Enter King Henry IV, the Princes Thomas of Clarence and Humphrey of Gloucester, Warwick, and others
Now, lords, if God doth give successful end To this debate that bleedeth at our doors, We will our youth lead on to higher fields And draw no swords but what are sanctified. Our navy is address'd, our power collected, Our substitutes in absence well invested, And every thing lies level to our wish: Only, we want a little personal strength; And pause us, till these rebels, now afoot, Come underneath the yoke of government.
Nothing but well to thee, Thomas of Clarence. How chance thou art not with the prince thy brother? He loves thee, and thou dost neglect him, Thomas; Thou hast a better place in his affection Than all thy brothers: cherish it, my boy, And noble offices thou mayst effect Of mediation, after I am dead, Between his greatness and thy other brethren: Therefore omit him not; blunt not his love, Nor lose the good advantage of his grace By seeming cold or careless of his will; For he is gracious, if he be observed: He hath a tear for pity and a hand Open as day for melting charity: Yet notwithstanding, being incensed, he's flint, As humorous as winter and as sudden As flaws congealed in the spring of day. His temper, therefore, must be well observed: Chide him for faults, and do it reverently, When thou perceive his blood inclined to mirth; But, being moody, give him line and scope, Till that his passions, like a whale on ground, Confound themselves with working. Learn this, Thomas, And thou shalt prove a shelter to thy friends, A hoop of gold to bind thy brothers in, That the united vessel of their blood, Mingled with venom of suggestion— As, force perforce, the age will pour it in— Shall never leak, though it do work as strong As aconitum or rash gunpowder.
Most subject is the fattest soil to weeds; And he, the noble image of my youth, Is overspread with them: therefore my grief Stretches itself beyond the hour of death: The blood weeps from my heart when I do shape In forms imaginary the unguided days And rotten times that you shall look upon When I am sleeping with my ancestors. For when his headstrong riot hath no curb, When rage and hot blood are his counsellors, When means and lavish manners meet together, O, with what wings shall his affections fly Towards fronting peril and opposed decay!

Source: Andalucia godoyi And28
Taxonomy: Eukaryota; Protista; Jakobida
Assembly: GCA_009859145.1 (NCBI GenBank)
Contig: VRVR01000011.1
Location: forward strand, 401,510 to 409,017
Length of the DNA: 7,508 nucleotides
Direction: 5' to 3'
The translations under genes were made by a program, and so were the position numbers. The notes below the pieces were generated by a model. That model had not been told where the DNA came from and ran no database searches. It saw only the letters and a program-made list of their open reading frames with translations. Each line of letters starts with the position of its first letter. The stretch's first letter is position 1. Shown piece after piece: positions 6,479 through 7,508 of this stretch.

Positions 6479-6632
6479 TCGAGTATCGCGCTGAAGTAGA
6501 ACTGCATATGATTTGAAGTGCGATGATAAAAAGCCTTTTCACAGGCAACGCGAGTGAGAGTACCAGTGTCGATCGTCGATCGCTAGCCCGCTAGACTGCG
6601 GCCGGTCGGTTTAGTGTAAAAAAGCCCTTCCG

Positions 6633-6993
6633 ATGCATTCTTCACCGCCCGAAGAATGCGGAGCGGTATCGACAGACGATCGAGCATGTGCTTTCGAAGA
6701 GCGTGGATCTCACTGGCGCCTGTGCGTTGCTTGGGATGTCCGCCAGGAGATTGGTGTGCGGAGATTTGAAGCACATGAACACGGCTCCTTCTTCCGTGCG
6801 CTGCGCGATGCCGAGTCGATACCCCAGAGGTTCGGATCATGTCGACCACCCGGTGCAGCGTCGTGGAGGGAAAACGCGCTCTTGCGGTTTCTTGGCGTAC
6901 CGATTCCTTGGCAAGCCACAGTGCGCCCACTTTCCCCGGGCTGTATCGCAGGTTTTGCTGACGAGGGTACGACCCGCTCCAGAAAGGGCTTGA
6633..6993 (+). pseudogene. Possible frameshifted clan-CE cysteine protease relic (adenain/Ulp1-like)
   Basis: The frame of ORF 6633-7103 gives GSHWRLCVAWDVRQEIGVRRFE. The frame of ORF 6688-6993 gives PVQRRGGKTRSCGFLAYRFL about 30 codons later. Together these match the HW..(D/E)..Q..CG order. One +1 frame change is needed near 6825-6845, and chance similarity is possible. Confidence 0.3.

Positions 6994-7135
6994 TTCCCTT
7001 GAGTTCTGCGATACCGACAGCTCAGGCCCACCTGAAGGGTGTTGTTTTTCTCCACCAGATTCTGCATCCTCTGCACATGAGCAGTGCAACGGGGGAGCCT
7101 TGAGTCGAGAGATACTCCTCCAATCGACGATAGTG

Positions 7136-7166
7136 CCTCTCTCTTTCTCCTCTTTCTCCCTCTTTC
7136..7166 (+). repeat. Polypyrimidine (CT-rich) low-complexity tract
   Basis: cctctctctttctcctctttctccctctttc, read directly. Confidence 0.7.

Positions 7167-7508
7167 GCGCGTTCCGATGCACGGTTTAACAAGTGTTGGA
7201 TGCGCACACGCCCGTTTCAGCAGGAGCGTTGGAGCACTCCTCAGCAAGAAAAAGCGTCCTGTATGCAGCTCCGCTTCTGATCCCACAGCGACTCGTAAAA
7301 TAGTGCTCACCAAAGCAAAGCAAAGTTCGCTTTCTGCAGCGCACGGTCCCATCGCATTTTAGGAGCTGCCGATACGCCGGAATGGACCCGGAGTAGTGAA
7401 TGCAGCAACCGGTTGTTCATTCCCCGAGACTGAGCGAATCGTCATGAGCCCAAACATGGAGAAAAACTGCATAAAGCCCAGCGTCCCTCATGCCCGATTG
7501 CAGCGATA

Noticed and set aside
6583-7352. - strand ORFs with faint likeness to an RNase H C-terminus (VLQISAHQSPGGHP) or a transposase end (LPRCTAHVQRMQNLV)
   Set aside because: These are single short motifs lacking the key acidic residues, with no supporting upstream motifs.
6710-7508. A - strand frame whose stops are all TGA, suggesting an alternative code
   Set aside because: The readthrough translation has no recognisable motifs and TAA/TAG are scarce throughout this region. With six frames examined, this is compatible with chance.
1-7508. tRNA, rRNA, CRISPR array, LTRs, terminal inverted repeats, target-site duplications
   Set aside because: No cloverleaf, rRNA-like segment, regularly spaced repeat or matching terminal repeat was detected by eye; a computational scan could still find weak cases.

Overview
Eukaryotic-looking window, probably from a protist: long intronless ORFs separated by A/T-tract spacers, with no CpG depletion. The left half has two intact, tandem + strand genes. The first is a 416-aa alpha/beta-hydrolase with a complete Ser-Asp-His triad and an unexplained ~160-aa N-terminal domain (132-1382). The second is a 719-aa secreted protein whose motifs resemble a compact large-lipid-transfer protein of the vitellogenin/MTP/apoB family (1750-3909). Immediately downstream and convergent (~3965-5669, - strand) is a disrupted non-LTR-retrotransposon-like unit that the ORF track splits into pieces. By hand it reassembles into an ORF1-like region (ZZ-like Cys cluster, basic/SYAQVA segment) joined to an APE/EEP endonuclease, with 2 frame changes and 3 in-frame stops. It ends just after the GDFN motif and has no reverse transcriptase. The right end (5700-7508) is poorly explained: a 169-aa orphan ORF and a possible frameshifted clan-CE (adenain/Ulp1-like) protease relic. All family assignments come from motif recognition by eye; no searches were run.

My gracious lord, you look beyond him quite: The prince but studies his companions Like a strange tongue, wherein, to gain the language, 'Tis needful that the most immodest word Be look'd upon and learn'd; which once attain'd, Your highness knows, comes to no further use But to be known and hated. So, like gross terms, The prince will in the perfectness of time Cast off his followers; and their memory Shall as a pattern or a measure live, By which his grace must mete the lives of others, Turning past evils to advantages.
'Tis seldom when the bee doth leave her comb In the dead carrion.
Who's here? Westmoreland?
Health to my sovereign, and new happiness Added to that that I am to deliver! Prince John your son doth kiss your grace's hand: Mowbray, the Bishop Scroop, Hastings and all Are brought to the correction of your law; There is not now a rebel's sword unsheath'd But peace puts forth her olive every where. The manner how this action hath been borne Here at more leisure may your highness read, With every course in his particular.
O Westmoreland, thou art a summer bird, Which ever in the haunch of winter sings The lifting up of day.
Look, here's more news.
From enemies heaven keep your majesty; And, when they stand against you, may they fall As those that I am come to tell you of! The Earl Northumberland and the Lord Bardolph, With a great power of English and of Scots Are by the sheriff of Yorkshire overthrown: The manner and true order of the fight This packet, please it you, contains at large.
And wherefore should these good news make me sick? Will fortune never come with both hands full, But write her fair words still in foulest letters? She either gives a stomach and no food; Such are the poor, in health; or else a feast And takes away the stomach; such are the rich, That have abundance and enjoy it not. I should rejoice now at this happy news; And now my sight fails, and my brain is giddy: O me! come near me; now I am much ill.
Be patient, princes; you do know, these fits Are with his highness very ordinary. Stand from him. Give him air; he'll straight be well.
No, no, he cannot long hold out these pangs: The incessant care and labour of his mind Hath wrought the mure that should confine it in So thin that life looks through and will break out.
The people fear me; for they do observe Unfather'd heirs and loathly births of nature: The seasons change their manners, as the year Had found some months asleep and leap'd them over.
The river hath thrice flow'd, no ebb between; And the old folk, time's doting chronicles, Say it did so a little time before That our great-grandsire, Edward, sick'd and died.